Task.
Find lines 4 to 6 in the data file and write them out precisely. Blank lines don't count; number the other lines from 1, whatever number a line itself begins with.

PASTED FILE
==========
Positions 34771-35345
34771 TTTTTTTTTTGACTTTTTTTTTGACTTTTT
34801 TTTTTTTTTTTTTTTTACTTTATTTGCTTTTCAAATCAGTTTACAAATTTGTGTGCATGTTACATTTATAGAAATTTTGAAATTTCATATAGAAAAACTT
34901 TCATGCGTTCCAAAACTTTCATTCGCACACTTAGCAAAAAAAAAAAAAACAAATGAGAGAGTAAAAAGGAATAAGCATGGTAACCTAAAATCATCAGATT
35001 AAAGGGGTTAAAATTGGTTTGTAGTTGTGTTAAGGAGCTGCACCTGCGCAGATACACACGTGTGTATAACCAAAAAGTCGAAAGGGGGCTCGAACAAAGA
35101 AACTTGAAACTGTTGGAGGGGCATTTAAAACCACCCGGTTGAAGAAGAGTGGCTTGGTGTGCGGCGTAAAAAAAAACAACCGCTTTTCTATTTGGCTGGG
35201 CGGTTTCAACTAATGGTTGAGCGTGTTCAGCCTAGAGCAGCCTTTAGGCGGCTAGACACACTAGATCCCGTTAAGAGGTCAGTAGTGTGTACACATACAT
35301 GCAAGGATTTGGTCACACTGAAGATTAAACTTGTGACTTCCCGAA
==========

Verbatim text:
34901 TCATGCGTTCCAAAACTTTCATTCGCACACTTAGCAAAAAAAAAAAAAACAAATGAGAGAGTAAAAAGGAATAAGCATGGTAACCTAAAATCATCAGATT
35001 AAAGGGGTTAAAATTGGTTTGTAGTTGTGTTAAGGAGCTGCACCTGCGCAGATACACACGTGTGTATAACCAAAAAGTCGAAAGGGGGCTCGAACAAAGA
35101 AACTTGAAACTGTTGGAGGGGCATTTAAAACCACCCGGTTGAAGAAGAGTGGCTTGGTGTGCGGCGTAAAAAAAAACAACCGCTTTTCTATTTGGCTGGG